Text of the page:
Friday, January 11, 2013

Happy New Year

I had big plans for a 2012 year-in-review blog post, I really did.

I wanted to highlight my cycling accomplishments (the Unity Tour! Discovering new trails! Getting engaged at a lockhouse! My first DNF!) and talk about my plans for 2013. On New Year's Eve day, I was scanning twitter & facebook and noting all the folks tweeting/posting about how they were getting sick. "Suckers!" I thought to myself. I'm going to finish this year illness-free!

I was bringing my bike to a local bike shop for a flat fix when it started to hit me. Just the slightest hint of nausea. Nothing major. I had been hitting the holiday treats kinda hard, so I figured it was just a sugar OD.

I got home and started feeling worse. And worse. 2 hours later, I was down. I missed New Year's Eve, New Year's Day & the following 2 days. I think it was the flu--The Boy was sick as well.

So there went all my grand plans, including a ride on New Year's Day to celebrate. I'm still feeling a little wonky, so I think this will be a shorter post.

I did want to talk about the Hains Point 100 ride (I mentioned this ride a couple posts back: a twitter user, Megan, mentioned that she wanted to ride 100 miles around Hains Point in order to raise funds/awareness for WABA's Women on Bike program). I had planned on riding Kermit and doing the whole 100, but I woke up to find Kermit had a flat (and the reason why I had to go to the bike shop on NYE day). I didn't feel like fixing it, so I decided that I would just ride Betty instead. I probably wouldn't do the entire 100 on her, but I wanted to at least show up and give my support.

I showed up late, but that was fine. There was no "official" start time, and people came & left as the day wore on. I saw some familiar faces when I arrived. There was some pretty cool Bike Arlington swag at the pit stop area & folks brought plenty of treats & snacks. I also saw a bunch of cruisers decked out like Betty at the pit stop, but it didn't appear they were being ridden. I'm not sure who they belonged to, but they were pretty (not as pretty as Betty though).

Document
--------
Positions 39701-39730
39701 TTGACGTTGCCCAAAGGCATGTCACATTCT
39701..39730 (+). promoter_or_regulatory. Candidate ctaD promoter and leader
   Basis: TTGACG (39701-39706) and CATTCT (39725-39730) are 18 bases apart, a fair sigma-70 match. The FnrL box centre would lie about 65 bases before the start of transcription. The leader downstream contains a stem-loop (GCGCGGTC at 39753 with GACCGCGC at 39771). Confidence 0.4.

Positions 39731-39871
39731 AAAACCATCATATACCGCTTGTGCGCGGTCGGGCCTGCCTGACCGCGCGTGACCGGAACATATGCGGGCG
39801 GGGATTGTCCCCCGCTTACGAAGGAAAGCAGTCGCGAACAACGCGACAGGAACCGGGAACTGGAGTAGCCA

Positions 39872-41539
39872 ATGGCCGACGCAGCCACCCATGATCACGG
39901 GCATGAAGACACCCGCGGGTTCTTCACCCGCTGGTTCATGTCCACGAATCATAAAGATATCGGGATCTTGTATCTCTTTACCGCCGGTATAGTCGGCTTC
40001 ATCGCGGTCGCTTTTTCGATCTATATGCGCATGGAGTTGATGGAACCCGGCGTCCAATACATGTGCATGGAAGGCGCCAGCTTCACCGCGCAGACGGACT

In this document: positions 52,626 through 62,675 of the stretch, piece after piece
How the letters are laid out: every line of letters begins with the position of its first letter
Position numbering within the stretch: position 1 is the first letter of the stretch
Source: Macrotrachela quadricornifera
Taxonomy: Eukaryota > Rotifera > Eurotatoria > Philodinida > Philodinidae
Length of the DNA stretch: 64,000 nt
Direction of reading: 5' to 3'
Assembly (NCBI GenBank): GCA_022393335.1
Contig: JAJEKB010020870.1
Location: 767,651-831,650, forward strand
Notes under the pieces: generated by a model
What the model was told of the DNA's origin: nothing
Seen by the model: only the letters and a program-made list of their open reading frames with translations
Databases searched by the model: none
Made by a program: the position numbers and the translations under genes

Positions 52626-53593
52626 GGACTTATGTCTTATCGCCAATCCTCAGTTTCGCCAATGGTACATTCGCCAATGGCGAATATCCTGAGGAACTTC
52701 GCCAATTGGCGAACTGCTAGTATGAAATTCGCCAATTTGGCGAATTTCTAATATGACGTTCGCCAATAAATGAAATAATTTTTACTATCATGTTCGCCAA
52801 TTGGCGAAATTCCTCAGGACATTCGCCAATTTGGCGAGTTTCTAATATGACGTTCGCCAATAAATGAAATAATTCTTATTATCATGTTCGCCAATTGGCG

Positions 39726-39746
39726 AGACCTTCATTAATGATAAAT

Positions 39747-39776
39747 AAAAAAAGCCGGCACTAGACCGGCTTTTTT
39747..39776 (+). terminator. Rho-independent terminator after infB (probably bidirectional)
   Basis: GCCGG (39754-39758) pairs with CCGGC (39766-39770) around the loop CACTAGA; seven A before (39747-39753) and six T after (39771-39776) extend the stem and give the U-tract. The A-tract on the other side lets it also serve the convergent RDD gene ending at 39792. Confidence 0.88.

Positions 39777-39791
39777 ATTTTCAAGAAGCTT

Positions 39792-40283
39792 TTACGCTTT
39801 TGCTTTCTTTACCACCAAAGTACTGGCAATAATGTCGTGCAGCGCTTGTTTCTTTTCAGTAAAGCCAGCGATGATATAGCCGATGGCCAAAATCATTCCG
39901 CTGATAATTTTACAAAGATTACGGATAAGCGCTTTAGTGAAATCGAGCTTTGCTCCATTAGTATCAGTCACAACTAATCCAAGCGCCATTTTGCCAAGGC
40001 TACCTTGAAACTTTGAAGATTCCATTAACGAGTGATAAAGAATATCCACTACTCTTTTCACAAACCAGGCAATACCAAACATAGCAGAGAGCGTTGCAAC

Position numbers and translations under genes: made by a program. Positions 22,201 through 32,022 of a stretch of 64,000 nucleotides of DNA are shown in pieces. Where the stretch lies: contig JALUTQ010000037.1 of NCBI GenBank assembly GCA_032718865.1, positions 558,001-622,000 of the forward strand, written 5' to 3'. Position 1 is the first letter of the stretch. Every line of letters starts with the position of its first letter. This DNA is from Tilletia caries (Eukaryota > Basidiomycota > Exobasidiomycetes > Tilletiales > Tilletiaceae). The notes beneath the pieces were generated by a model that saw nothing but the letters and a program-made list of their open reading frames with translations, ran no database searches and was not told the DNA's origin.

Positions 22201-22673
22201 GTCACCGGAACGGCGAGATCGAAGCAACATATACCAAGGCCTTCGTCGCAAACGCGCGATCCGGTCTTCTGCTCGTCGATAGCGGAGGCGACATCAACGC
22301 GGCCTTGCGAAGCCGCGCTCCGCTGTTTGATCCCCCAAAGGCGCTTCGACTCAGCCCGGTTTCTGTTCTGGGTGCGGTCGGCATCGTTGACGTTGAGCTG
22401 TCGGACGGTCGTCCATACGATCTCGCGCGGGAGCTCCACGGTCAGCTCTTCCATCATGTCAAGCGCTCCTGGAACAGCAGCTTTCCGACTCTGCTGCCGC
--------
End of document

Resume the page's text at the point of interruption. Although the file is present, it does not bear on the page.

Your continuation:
The day was bright & sunny, if a little cold and windy. Megan was already well into her laps around the point, and I made a deal with myself to do at least 4 laps and see from there.

Riding around Hains Point went a little something like this:

East side: pedal, pedal, pedal, ugh this wind sucks, stop pushing on me wind, pedal, pedal, pedal, when does this end, look a boat, hi ducks, wind and more wind, watch out for that golf ball, look a military base or something, seriously when do I get to the other side I am sick and tired of this I am not doing this again, pedal, pedal, pedal...

West side: weeeeeeeeeeeeeeeeeeeeeeeeeeee, this is a lot easier I feel much better now, I am almost flying, look an airplane coming in for a landing, wow thats loud, look out rollerblader, weeeeeeeeeee, why can't it be like this forever, weeeeeeee.....


Hains Point is completely flat, so need to worry about hills. It can get boring riding around in circles all day though.

After about 4 laps, I was feeling warmed up and pretty good so I decided to do 6 laps, making it an even 20 miles....

Then I figured I might as well make it 25 miles since I know someone donated at least that much.

Then I stopped for lunch at the pitstop and ran into Kate Ryan, fellow cyclist & reporter. She was doing a story on the Hains Point 100/Women on Bikes Program. I was so glad to meet her in person, finally. Just as nice as I imagined. Anyway, she did a pretty neat story on the program, and yours truly was part of it: click here to go directly to her video, or click here to read her tumblr post. (I'm towards the end of the video)

Feeling re-energized by lunch, I decided to do at least two more laps, and then I could call it day.

The wind had died down a bit, so 2 laps turned into 4. And then some more familiar faces showed up and I couldn't leave yet, so my "couple of laps" turned into 50 miles for the day. Not bad. I was still feeling good at the end too.

Riding Betty at Hains Point: